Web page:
It’s time for another B-Model here at The Lego Car Blog, and we rather like these (as evidenced in Lock-Down B-Model Competition that ran here earlier in the year). B-Models are exactly what LEGO is all about, using pieces in an infinite number of ways to create Something New.

This Something New comes from mpj of Eurobricks, who has repurposed the parts from the 42098 Technic Car Transporter set to create this brilliant Scania Next Generation truck and flatbed trailer.

Looking (we think) better than set on which it’s derived, mpj’s alternate includes a working V8 engine underneath the tilting cab, ‘Hand of God’ steering, opening doors, and a working fifth wheel that controls the trailer’s two steering axles.

It’s an excellent showcase for how you can build more than what’s on the box, and you can recreate this Scania yourself as mpj has made building instructions available. Head to Eurobricks via the link above for full details!

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Yellow Brick Road

This is a DAF FT CF 480 Space Cab with a 4-axle Floor trailer and mobile crane. A suitably long title for a suitably long vehicle. Designed to carry bricks and stone, which makes us very pleased with this post’s title (and it enables us to post this link!*), it comes from previous bloggee Arian Janssens and there’s more to see on Flickr. Click here to follow the Yellow Brick Road!

*We’re not sorry.

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Italian DTM

Italy and Germany have a long rivalry. Two of the best football teams in Europe, they’ve met 35 times, with Italy winning 15 of those encounters to Germany’s 8. They’ve fought on the track since Formula 1’s beginning (and even before that), with Mercedes-Benz and Auto Union battling Alfa Romeo and later Ferrari for dominance. Oh, and they fought against one another in World War 2, but only after Italy overthrew racism and changed sides.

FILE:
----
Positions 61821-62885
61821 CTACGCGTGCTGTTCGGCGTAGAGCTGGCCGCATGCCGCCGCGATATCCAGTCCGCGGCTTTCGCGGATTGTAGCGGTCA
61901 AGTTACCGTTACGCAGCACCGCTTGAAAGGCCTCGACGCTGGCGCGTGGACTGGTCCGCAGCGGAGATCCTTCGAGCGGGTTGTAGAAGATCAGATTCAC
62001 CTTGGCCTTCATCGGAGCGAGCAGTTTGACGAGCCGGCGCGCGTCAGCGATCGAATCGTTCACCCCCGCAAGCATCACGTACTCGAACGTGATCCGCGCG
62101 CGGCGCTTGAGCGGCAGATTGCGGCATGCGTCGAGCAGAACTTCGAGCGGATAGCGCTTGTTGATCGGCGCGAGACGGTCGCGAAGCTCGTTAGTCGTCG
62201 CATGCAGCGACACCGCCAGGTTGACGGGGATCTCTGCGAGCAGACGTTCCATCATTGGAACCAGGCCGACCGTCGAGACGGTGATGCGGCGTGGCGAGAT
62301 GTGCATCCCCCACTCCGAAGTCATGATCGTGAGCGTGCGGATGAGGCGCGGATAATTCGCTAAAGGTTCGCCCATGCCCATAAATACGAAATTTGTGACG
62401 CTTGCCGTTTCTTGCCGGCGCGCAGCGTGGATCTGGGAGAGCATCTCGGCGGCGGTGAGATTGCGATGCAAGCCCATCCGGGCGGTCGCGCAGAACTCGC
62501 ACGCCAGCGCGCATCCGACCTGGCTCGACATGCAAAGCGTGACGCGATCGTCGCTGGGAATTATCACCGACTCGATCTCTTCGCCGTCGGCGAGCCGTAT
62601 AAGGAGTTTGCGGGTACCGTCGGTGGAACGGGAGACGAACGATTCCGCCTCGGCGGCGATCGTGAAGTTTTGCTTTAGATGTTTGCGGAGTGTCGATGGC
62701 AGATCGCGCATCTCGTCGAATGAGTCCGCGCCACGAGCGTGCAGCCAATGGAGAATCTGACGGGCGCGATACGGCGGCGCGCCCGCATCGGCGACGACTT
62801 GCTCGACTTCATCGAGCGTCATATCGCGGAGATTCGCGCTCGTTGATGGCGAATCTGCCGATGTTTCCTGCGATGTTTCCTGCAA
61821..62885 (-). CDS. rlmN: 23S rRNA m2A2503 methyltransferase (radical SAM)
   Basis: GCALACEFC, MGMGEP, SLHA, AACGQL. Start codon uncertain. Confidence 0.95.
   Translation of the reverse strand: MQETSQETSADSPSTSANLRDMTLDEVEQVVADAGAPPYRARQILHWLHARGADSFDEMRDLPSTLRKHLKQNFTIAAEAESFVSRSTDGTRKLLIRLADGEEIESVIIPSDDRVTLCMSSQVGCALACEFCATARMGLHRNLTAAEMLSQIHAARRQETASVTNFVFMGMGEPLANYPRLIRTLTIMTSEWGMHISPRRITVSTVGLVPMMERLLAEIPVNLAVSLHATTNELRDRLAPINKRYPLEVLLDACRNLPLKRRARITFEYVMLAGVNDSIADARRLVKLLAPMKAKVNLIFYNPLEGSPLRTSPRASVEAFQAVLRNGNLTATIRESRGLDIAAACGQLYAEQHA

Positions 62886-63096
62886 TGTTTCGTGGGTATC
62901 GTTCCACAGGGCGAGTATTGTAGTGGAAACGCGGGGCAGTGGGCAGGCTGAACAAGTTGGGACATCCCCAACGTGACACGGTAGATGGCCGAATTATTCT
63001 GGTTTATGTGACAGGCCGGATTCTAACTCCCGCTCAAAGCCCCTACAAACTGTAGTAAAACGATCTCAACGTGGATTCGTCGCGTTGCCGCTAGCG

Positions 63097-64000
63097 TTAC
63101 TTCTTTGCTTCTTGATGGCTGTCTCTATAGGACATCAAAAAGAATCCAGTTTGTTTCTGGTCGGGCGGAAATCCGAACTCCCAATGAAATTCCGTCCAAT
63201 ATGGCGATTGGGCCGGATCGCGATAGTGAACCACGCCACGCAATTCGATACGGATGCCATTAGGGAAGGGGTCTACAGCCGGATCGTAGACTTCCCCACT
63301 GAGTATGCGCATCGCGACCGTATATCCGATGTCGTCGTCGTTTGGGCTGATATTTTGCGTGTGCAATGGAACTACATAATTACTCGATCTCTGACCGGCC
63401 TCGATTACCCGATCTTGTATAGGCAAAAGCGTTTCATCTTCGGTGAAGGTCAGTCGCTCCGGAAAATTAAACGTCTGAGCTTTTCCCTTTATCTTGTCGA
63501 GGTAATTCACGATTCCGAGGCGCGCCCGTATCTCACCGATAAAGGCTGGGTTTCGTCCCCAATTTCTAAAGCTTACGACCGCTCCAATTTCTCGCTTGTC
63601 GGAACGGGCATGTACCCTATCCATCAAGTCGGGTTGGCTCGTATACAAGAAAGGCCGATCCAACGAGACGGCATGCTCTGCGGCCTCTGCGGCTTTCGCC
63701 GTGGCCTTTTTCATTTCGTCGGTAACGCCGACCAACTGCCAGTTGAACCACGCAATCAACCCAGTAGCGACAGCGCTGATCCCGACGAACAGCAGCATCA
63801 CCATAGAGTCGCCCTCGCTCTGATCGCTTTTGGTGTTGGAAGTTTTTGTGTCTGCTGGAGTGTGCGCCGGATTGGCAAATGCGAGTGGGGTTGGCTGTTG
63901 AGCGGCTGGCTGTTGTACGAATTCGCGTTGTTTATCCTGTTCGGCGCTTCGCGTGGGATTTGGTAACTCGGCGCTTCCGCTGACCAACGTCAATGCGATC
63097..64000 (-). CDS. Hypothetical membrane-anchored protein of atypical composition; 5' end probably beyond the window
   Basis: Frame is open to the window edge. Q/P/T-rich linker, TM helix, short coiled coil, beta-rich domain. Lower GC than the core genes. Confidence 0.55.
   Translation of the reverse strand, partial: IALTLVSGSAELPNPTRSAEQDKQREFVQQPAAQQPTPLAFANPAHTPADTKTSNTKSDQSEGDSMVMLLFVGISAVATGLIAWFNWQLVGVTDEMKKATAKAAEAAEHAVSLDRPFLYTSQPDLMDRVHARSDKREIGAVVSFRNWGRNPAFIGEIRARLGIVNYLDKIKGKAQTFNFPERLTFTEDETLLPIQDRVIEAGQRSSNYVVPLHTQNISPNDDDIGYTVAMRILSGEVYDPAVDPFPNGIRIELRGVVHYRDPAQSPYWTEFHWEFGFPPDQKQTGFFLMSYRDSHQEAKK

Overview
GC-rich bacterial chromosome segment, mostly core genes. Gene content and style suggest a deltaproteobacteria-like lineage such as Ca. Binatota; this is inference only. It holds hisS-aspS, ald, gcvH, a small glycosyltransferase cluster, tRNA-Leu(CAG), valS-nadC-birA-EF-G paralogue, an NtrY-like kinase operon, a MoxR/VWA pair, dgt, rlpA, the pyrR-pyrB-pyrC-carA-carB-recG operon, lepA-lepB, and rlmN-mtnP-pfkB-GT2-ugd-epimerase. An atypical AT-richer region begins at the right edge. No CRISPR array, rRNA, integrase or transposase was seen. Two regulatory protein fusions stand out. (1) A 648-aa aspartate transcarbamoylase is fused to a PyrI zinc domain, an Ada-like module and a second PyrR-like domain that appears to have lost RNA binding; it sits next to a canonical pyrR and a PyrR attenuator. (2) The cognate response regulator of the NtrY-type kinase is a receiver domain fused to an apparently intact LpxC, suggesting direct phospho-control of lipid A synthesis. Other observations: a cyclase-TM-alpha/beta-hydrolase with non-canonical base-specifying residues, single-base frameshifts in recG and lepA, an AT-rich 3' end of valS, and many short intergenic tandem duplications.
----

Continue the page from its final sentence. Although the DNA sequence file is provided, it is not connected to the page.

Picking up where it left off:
Recently though, all the victories have been German. Mercedes-Benz have annihilated Ferrari in Formula 1, Italy haven’t beaten Germany in their last four soccer matches, and Ducati are now owned by Volkswagen.

However, go back to the mid-’90s and you’ll find a remarkable story of Italian dominance in Germany’s own back yard; the Deutsche Tourenwagen Masters (DTM).

In 1993 Alfa Romeo decided to take their new 155 V6 to DTM, building an all-wheel-drive 11,000rpm Class 1 Touring Car to take on the domestic German teams from Audi, BMW, Mercedes-Benz, and Opel. The car proved unstoppable, with Nicola Larini winning a record eleven of the twenty-two races and teammate Alessandro Nannini another two, taking Alfa Romeo to a dominant manufacturer’s title.

This incredible replica of the ’93 championship-winning Alfa Romeo 155 V6 Ti comes from previous bloggee Zeta Racing of Flickr, who has recreated both the car and its iconic livery in stunning detail.